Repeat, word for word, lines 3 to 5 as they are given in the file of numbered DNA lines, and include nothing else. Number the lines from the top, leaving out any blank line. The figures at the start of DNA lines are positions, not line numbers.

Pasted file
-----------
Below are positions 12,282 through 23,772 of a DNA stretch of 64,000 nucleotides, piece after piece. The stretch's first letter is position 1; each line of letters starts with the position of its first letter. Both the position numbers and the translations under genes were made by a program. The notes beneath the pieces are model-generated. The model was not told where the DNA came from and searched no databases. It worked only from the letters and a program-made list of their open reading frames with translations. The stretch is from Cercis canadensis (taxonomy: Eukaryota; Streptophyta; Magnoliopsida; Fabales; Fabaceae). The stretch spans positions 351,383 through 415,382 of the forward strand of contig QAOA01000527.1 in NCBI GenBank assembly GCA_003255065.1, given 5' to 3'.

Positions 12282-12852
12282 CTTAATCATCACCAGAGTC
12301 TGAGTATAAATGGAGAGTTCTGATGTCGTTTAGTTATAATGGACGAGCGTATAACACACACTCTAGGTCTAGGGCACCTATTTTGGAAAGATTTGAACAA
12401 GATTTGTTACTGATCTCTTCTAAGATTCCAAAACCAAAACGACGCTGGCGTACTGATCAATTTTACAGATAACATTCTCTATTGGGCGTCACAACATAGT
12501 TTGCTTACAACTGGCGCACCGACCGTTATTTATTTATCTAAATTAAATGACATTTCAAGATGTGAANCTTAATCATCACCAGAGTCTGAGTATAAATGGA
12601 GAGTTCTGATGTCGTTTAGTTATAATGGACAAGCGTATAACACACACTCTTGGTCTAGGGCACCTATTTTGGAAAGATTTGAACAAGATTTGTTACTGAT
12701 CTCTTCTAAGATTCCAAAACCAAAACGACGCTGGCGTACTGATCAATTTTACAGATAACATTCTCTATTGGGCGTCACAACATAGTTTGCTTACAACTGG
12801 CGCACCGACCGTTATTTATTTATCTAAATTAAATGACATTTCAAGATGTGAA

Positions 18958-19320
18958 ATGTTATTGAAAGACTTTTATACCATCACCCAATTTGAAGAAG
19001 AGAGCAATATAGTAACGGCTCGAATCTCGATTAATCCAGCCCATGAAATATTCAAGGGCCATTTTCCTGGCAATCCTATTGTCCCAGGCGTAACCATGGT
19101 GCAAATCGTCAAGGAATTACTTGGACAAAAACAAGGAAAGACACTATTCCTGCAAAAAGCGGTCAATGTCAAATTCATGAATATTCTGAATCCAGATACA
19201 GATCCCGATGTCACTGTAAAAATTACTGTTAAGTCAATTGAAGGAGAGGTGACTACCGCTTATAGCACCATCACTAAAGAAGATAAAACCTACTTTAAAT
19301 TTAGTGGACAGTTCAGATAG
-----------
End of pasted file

12282 CTTAATCATCACCAGAGTC
12301 TGAGTATAAATGGAGAGTTCTGATGTCGTTTAGTTATAATGGACGAGCGTATAACACACACTCTAGGTCTAGGGCACCTATTTTGGAAAGATTTGAACAA
12401 GATTTGTTACTGATCTCTTCTAAGATTCCAAAACCAAAACGACGCTGGCGTACTGATCAATTTTACAGATAACATTCTCTATTGGGCGTCACAACATAGT